BERLIN — Students rallied to the defense of a mental health program and residents supported services for the elderly and disabled, prompting the Board of Finance to reject further cuts to municipal funding and increase school funding beyond the allocation rejected by referendum on May 22.
“We need to put party politics aside and fix this situation,” said resident Craig Bowman. “These are all important social services our community deserves.”
The finance board approved sending proposed budgets of $44.6 million for general government and $43.9 million for the Board of Education to referendum, the town’s third. The budget proposal would necessitate 1.11 mill rate increase to 32.72. The town also recently completed a revaluation, so the tax impact on each homeowner will depend on individual assessments.
The Town Council is scheduled to take up the proposal when it meets tonight.
The finance board’s proposed education budget is actually $250,000 higher than the budget residents rejected at the May 22 referendum, as the finance board reinstated a cut imposed by the Town Council last month. General government spending is equal to the budget residents rejected at the last referenudm.
The Berlin High School program Effective School Solutions received an outpouring of support from students and their parents who have benefited its work teaching students methods to overcome anxiety and depression keeping from them attending classes.
Berlin High School Junior Emma Arroyo said she once skipped classes and hid in a bathroom stall while having a panic attack because she had nowhere she felt she could turn.
“If I had not been put in (Effective School Solutions), these patterns probably would have never stopped,” she said. “I would not be on track to go to college or maybe even graduate.” she said. “
Superintendent of Schools Brian Benigni said the program, often called ESS, was one of four spending areas set for an increase next school year, making it vulernable after the council’s $250,000 cut. The contracted program, which serves 20 students, necessitates a $260,810 spending increase, with teacher salaries, utilities costs and transportation expenses also rising.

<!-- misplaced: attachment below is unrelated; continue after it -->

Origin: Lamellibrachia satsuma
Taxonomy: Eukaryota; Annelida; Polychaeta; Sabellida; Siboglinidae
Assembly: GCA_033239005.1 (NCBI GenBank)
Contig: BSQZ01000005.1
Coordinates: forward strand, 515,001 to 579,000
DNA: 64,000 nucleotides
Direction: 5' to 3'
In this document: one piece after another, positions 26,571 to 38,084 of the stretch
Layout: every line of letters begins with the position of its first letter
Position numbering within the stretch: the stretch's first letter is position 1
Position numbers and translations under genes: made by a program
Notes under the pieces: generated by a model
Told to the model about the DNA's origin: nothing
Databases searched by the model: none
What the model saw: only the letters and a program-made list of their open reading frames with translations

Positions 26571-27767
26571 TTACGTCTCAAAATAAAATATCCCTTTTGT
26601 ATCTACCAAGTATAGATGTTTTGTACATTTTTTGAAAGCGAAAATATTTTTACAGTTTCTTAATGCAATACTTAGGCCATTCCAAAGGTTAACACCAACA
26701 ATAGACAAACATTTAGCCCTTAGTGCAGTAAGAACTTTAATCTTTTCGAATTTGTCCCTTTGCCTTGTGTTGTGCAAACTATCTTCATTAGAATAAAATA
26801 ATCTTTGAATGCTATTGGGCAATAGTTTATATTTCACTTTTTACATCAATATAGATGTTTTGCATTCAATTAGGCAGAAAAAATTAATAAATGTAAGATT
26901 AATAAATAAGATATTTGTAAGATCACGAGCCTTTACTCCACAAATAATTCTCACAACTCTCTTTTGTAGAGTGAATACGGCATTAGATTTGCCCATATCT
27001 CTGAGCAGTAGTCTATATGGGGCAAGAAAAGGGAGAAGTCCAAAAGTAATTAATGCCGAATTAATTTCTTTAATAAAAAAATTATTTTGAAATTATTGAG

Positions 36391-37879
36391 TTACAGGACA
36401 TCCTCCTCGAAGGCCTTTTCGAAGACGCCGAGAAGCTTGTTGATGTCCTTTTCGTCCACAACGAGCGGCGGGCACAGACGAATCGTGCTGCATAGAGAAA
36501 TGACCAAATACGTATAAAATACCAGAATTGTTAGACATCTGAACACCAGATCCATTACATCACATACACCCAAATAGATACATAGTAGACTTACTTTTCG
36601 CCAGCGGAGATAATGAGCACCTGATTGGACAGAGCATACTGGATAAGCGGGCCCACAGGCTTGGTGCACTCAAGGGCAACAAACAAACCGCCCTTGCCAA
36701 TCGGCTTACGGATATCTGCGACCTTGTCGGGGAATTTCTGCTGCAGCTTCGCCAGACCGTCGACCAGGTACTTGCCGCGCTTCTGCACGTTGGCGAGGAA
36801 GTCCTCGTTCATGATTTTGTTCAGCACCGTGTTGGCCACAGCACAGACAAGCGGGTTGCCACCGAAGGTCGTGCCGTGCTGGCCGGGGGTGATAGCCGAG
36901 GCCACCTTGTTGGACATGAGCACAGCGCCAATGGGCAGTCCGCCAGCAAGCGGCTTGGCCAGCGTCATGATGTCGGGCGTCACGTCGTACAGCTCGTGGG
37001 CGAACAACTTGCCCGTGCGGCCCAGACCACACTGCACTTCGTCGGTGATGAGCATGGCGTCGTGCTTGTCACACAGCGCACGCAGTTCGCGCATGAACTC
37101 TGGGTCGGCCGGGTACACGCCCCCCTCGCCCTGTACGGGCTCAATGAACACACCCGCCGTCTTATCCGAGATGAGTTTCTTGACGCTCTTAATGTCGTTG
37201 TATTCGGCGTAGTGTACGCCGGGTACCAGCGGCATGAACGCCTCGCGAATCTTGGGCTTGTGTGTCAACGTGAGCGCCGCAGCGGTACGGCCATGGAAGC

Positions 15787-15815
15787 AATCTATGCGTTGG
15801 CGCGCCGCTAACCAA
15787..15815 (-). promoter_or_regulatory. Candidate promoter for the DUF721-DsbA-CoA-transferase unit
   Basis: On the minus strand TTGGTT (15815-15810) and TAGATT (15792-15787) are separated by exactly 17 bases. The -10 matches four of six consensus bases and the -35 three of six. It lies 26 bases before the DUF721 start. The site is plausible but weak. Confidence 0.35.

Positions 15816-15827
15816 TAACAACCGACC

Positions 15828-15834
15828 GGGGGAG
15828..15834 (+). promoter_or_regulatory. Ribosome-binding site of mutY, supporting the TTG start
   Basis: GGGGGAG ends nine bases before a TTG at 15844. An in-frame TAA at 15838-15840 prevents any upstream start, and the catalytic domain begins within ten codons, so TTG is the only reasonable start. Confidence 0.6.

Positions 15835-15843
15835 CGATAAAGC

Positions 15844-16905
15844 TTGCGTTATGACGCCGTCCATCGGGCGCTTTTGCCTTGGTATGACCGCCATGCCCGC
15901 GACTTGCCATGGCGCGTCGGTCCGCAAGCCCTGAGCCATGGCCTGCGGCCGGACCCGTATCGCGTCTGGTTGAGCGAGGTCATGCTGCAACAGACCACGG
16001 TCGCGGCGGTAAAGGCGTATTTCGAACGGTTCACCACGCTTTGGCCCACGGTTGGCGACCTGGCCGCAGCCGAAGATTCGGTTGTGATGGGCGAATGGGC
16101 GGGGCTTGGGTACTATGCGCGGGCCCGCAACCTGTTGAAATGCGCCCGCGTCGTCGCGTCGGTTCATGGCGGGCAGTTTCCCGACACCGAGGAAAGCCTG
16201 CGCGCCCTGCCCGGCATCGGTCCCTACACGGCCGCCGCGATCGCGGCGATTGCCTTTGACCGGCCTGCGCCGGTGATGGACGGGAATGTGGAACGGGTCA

School board President Matthew Tencza defended increasing salary costs, saying the education budget “is 85 percent people, and people deserve a raise.” He also said the board rejected another $860,000 in requests from school officials in the proposal it sent to the finance board.
After the hearing, Mayor Mark Kaczynski said he believes the Board of Education would have been able to absorb the $250,000 cut, and questioned why the finance board didn’t use $650,000 in previously unanticipated state aid to offset the mill increase. Finance board members have expressed concern that the state could cut that funding in the middle of the fiscal year, Kaczynski said using half the money, between $300,000 and $400,000, would provide an adequate buffer for that possibility.
He raised the possibility that the council could reject the finance board’s proposal, requiring a joing meeting between the two boards to arrive at a budget. Responding to accusations that the he and Republican councilors didn’t support the second budget, Kaczynski said that proposal was reasonable and he would not support the elimination of town services.
“We’re not looking at any town cuts as far as services go,” he said. “We are trying to move the town forward, but as we do that we have to be fiscally responsible.”
Many residents also called for elected officials to work together, while laying responsibility on the larger community for the low turnout at both referendums.
“I don’t care who you vote for or what you vote for, you have to come out to vote,” said resident Michael Urrunaga. “And the things we have to pay for should not be held hostage by people pointing at other people and saying it’s their fault for not paying for it.”